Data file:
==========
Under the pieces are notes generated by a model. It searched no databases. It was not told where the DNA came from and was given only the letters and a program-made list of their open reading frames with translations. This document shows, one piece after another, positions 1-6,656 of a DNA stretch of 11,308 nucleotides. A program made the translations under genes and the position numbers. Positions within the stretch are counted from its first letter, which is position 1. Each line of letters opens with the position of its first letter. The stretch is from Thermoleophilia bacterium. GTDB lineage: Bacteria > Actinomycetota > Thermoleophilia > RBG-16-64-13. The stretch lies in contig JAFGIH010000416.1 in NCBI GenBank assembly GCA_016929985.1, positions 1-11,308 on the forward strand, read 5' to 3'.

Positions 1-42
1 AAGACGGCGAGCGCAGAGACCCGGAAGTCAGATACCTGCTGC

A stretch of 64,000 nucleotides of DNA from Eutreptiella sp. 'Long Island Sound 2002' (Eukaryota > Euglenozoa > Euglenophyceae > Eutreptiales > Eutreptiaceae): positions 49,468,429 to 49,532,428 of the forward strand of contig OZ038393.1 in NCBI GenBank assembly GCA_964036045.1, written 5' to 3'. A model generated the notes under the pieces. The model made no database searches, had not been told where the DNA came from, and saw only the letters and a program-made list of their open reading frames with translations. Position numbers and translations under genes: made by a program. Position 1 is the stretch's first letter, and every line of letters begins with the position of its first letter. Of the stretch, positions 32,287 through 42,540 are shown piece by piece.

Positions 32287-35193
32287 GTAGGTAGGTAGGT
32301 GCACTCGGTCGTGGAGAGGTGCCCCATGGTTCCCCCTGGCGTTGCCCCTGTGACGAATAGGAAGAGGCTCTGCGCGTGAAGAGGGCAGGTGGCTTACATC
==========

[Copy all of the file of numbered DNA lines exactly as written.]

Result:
Under the pieces are notes generated by a model. It searched no databases. It was not told where the DNA came from and was given only the letters and a program-made list of their open reading frames with translations. This document shows, one piece after another, positions 1-6,656 of a DNA stretch of 11,308 nucleotides. A program made the translations under genes and the position numbers. Positions within the stretch are counted from its first letter, which is position 1. Each line of letters opens with the position of its first letter. The stretch is from Thermoleophilia bacterium. GTDB lineage: Bacteria > Actinomycetota > Thermoleophilia > RBG-16-64-13. The stretch lies in contig JAFGIH010000416.1 in NCBI GenBank assembly GCA_016929985.1, positions 1-11,308 on the forward strand, read 5' to 3'.

Positions 1-42
1 AAGACGGCGAGCGCAGAGACCCGGAAGTCAGATACCTGCTGC

A stretch of 64,000 nucleotides of DNA from Eutreptiella sp. 'Long Island Sound 2002' (Eukaryota > Euglenozoa > Euglenophyceae > Eutreptiales > Eutreptiaceae): positions 49,468,429 to 49,532,428 of the forward strand of contig OZ038393.1 in NCBI GenBank assembly GCA_964036045.1, written 5' to 3'. A model generated the notes under the pieces. The model made no database searches, had not been told where the DNA came from, and saw only the letters and a program-made list of their open reading frames with translations. Position numbers and translations under genes: made by a program. Position 1 is the stretch's first letter, and every line of letters begins with the position of its first letter. Of the stretch, positions 32,287 through 42,540 are shown piece by piece.

Positions 32287-35193
32287 GTAGGTAGGTAGGT
32301 GCACTCGGTCGTGGAGAGGTGCCCCATGGTTCCCCCTGGCGTTGCCCCTGTGACGAATAGGAAGAGGCTCTGCGCGTGAAGAGGGCAGGTGGCTTACATC